But the story? Amazing. Fraction’s bringing all the pieces together. He’s got Michael–Satellite Sam’s son–teaming up with Kara–the former squeeze–talking and finding out a bunch of things, making a mystery story all of a sudden.

He’s also running full power with the TV plot and machinations going on. There are the guys fighting about the FCC coming to power–with some tawdriness thrown in, which actually is the closest the issue comes to humor, even it’s sad at the same time.

One of the studio guys gets transfixed on video feedback; that one might be funnier, though it’s a tad disquieting too.

Plus Fraction’s got a flashback of the titular (dead) guy and the girl’s awful trip back from Mexico.

Full, awesome issue.


Percha; writer, Matt Fraction; artist, Howard Chaykin; letterer, Ken Bruzenak; editor, Thomas K.; publisher, Image Comics.

Satellite Sam 2 (August 2013)

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What an action-packed issue. Not really. It’s all about drinking and television politics in the fifties and it’s amazing.

Fraction has a huge cast but he doesn’t exactly bother with names, using their positions instead. The producer, the head writer, the star. Their names don’t matter. Even the church lady is just the church lady.

Behind the scenes television machinations are the A plot. Fraction saves all the drama for the B plot. Except the B plot is really short, mostly just for the cliffhanger. It’s not a bad plotting decision from Fraction–the B plot is sensational one; it’s a far better hook than something going wrong with a television deal.

The comic’s incredibly dense due to the many characters–it’s a talking heads book, which Fraction and Chaykin hide through different locations and the generally fine art. Fraction’s ability to manage it all is his greatest achievement.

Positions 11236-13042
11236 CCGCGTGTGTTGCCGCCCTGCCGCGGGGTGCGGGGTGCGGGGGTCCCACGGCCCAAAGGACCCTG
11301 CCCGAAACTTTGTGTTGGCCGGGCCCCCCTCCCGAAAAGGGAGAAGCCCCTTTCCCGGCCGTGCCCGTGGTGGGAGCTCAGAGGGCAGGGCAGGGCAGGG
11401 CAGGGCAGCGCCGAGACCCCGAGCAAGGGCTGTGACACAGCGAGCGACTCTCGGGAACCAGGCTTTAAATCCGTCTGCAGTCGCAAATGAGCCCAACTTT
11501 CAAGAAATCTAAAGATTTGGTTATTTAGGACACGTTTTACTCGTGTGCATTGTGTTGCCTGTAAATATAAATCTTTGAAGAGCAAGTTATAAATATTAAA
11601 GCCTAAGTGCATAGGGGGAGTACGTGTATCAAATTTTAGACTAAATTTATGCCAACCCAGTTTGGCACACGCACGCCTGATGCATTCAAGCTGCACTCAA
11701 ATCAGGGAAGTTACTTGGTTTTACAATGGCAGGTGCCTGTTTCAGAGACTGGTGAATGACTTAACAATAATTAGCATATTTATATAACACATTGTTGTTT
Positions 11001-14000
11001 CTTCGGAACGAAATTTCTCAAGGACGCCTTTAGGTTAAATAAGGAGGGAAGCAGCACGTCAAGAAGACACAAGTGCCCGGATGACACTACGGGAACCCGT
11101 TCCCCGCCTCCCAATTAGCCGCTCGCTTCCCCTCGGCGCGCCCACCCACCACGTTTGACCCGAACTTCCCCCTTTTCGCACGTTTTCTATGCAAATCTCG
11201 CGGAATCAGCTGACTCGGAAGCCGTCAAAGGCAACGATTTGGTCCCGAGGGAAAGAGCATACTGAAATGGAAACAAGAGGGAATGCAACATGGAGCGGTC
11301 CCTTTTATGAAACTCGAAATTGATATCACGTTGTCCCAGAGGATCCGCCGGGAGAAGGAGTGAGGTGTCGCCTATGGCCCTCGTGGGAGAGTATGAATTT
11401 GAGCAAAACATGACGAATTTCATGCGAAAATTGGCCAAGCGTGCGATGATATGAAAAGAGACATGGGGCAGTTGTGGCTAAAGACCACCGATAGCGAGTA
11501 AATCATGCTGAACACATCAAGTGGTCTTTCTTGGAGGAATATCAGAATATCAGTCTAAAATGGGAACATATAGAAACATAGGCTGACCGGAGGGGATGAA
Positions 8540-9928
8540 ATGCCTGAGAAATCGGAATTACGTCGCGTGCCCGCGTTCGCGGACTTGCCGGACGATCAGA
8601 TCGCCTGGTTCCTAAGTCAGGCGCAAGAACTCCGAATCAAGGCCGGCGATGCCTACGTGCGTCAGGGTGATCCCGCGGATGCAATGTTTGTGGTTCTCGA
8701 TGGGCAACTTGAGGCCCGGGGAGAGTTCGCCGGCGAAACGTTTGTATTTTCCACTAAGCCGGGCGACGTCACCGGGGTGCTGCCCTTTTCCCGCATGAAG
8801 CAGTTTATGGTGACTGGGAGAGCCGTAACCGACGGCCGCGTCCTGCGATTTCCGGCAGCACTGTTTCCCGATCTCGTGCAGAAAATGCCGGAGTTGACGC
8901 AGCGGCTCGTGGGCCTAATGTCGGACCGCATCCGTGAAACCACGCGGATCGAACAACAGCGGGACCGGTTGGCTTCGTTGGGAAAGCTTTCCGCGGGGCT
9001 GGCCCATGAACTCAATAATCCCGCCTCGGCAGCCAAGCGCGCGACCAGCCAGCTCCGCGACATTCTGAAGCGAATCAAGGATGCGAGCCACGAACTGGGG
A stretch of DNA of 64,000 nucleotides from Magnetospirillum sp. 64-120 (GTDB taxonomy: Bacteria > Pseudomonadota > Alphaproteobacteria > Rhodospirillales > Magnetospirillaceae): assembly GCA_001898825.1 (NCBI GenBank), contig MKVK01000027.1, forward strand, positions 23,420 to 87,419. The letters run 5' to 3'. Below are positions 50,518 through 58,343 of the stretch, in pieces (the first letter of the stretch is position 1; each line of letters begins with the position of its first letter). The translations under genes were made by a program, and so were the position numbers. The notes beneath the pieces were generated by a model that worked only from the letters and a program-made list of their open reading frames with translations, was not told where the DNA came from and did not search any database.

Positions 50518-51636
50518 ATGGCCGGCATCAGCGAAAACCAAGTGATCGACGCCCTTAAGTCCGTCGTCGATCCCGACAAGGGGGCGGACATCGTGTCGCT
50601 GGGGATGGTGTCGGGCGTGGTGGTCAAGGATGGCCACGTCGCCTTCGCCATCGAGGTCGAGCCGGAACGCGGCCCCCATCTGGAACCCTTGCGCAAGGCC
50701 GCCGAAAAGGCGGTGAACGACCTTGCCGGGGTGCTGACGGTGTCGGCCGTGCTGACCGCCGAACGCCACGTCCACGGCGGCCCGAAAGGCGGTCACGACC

The Dirt Nap; writer, Matt Fraction; artist, Howard Chaykin; letterer, Ken Bruzenak; editor, Thomas K.; publisher, Image Comics.

Satellite Sam 1 (July 2013)

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What is Satellite Sam going to be? It’s impossible to say right now. Maybe it’s about some guy who takes pictures of women in lingerie, maybe it’s about that guy’s kid, maybe it’s about live television in the fifties…

It’s impossible to say.

None of the listed elements are clear when this first issue starts. Matt Fraction is having way too much fun running through the insanity of television. Howard Chaykin’s art is occasionally rough–he looks good in black and white–but Chaykin knows how to do this script. He knows how break out the scenes to make it read fast and crazy.

There’s some sense of nostalgia too, but Chaykin never really lays it on. The biggest moment is when the female lead–or not lead–is walking through New York streets. Chaykin works hard on the nostalgia for that sequence.

It’s interesting stuff; maybe Fraction’s got something.


The Big Fade Out; writer, Matt Fraction; artist, Howard Chaykin; letterer, Ken Bruzenak; editor, Thomas K.; publisher, Image Comics.

The Further Adventures of Indiana Jones 6 (June 1983)


Something goes very wrong when Terry Austin inks Howard Chaykin. Austin takes away all of Chaykin’s hard jaws, for example. I only caught one the entire issue. So while Chaykin does try some dynamic composition for the story, the art never clicks. Especially not on people. It’s a little better on the action.

The story concerns Indy and Marion opening a night club and dealing with a mobster who wants to take a controlling interest. It’s domestic activity Indiana Jones, running around New York City–Central Park and Long Island get the action set pieces–trying to protect Marion.

It’s slight, to be sure, but Michelinie writes the two characters well together. The first big such moment, with Marion casually stealing Indy’s drink, is fantastic. While Michelinie never tops it, the moment earns him a lot of goodwill.

Despite the predictable, underwhelming resolution, Jones is pretty okay for licensed stuff.


Club Nightmare!; writer, David Michelinie; pencillers, Howard Chaykin and Terry Austin; inker, Austin; colorist, Bob Sharen; letterer, Joe Rosen; editor, Louise Jones; publisher, Marvel Comics.